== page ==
Access and Setup

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The LRZ Compute Cloud allows you to set up one or several virtual machines (VMs) from hosted or also your own images. You can login to your VM(s) then via ssh and use them with sudo rights.
You can configure and setup your VMs either via the web interface or using the OpenStack API via the command line.

Important/Useful Links:

Access

Only two things are needed to access the LRZ Cloud

  • You need to have a valid LRZ user ID (LRZ-Kennung)
  • Your project's master user has to enable the LRZ Cloud usage for your account

The master user to contact is most likely Günter Duckeck, so just ask him in case you are interested to use these computing resources.

After the access was granted you should be able to login via the portal https://cc.lrz.de/.

Setup

Although you can in principle use the web interface for all use cases, it may be more convenient to use the python-based API. For this you have to install the OpenStack client via pip:

pip install python-openstackclient --user

Note: executables of user-installed python packages are placed under path/to/home/.local/bin. So if this directory is not yet contained in your PATH environment variable, you have to add it.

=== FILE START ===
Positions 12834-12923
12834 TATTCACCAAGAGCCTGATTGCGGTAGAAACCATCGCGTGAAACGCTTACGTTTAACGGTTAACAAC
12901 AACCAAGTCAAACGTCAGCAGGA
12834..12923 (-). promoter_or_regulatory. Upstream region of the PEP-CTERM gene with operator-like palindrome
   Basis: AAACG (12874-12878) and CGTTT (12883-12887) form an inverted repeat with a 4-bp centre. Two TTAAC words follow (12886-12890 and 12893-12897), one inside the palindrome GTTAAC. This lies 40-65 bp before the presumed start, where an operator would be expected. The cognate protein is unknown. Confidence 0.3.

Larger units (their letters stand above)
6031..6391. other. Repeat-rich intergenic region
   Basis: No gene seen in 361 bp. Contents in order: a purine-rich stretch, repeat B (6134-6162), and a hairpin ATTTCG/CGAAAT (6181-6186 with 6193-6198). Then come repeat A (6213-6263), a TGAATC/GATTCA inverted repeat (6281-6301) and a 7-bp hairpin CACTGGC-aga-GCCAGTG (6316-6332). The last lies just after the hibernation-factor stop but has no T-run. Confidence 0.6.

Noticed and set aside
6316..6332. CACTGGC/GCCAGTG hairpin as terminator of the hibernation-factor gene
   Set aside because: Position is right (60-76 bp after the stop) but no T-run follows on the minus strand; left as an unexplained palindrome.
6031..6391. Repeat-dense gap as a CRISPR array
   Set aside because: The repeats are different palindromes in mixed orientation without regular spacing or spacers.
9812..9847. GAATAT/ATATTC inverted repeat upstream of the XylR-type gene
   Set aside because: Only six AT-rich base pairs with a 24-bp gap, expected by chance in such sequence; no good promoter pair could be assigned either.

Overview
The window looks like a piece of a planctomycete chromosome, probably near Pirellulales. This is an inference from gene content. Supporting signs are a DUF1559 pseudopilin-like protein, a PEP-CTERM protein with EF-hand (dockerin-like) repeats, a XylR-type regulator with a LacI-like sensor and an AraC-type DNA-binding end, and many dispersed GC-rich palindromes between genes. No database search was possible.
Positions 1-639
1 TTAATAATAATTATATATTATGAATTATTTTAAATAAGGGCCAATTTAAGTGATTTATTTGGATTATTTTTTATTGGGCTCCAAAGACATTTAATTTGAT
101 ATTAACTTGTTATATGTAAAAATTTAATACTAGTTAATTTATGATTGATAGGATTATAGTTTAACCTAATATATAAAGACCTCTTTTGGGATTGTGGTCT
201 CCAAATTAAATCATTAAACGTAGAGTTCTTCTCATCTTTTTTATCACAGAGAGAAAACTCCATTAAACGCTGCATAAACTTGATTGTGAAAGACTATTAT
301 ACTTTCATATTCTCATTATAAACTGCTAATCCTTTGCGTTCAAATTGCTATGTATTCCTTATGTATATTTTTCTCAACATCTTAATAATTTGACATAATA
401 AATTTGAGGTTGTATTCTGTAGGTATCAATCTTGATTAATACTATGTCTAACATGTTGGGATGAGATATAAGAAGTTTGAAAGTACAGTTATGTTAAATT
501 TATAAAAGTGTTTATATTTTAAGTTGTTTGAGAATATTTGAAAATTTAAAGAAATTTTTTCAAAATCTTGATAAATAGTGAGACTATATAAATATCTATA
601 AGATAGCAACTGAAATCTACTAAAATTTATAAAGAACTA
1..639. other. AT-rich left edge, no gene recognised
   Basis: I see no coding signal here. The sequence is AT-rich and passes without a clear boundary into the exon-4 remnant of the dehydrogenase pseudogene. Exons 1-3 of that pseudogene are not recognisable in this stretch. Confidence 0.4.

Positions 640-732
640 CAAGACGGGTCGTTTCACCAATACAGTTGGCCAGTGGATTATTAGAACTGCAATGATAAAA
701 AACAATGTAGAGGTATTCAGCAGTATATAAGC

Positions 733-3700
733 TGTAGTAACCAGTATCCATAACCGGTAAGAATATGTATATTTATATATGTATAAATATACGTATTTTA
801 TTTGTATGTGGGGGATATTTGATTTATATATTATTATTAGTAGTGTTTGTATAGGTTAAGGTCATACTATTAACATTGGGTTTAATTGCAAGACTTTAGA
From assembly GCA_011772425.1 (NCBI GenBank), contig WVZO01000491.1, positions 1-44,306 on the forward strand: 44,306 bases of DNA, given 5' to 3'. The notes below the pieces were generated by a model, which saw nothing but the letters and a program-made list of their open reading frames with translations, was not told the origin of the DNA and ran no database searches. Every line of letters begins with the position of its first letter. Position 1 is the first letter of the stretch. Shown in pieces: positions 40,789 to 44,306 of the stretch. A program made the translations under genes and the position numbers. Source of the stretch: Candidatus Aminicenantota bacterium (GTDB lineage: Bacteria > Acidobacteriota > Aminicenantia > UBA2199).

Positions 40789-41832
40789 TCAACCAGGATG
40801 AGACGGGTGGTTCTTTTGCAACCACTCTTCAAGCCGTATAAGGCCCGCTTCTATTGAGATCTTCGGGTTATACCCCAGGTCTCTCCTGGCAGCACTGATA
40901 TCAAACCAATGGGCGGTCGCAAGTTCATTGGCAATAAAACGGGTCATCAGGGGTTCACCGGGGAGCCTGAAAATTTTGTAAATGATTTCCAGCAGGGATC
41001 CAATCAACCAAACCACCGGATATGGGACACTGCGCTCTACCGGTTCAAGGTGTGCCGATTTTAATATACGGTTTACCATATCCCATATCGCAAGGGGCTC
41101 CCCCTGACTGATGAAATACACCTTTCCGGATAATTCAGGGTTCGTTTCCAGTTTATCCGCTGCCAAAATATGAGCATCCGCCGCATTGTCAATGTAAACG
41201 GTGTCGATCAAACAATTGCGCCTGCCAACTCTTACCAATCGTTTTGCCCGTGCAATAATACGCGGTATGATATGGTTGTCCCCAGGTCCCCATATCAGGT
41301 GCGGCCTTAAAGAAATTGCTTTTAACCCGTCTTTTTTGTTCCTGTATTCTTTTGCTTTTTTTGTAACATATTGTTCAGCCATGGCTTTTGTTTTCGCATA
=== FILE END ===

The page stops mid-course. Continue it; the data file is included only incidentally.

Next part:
The OpenStack client is configured by a set of environment variables. The easiest way to set these up, is to download a configuration file from the web interface. Simply log into the portal (Domain: ADS), click on the drop-down menu in the upper right corner and select "OpenStack RC File v3" to download a configuration file. This can then be sourced

source YourLRZID_openrc.sh

to set up the needed variables and after you entered your password for your LRZ ID, the OpenStack client should be ready to use.

To allow an ssh connection to your VMs, an additional entry in your security group is required. You can do this via the web interface and following the instructions of step 3 in this tutorial. To test your newly configured command line interface, you may also do it via the API by

openstack security group rule create --dst-port 22 --protocol tcp default 

Finally, to access the VM via ssh you have to upload your public key. Assuming your public key is located under ~/.ssh/id_rsa.pub you can do this by

openstack keypair create --public-key ~/.ssh/id_rsa.pub TestVM

Setting up a VM via the Command Line

Several tutorials to set up a VM either via the web interface or the command line can be found here. In the following a quick example is given using the command line.

First, a volume (aka disc space) for the VM has to be created:

openstack volume create --image CentOS-7 --bootable --size 50 myVolume

where --size specifies the volume size in GB and the name of the image to uses given by --image. A list of the available images is given by openstack image list. In case you are planning to run ATLAS software on your VM, you need an image that has cvmfs installed (see #Running ATLAS Software)

Next, a server (aka VM) that uses this particular volume is be created by

openstack server create --volume myVolume --flavor lrz.small --network MWN --key-name TestVM --wait myVM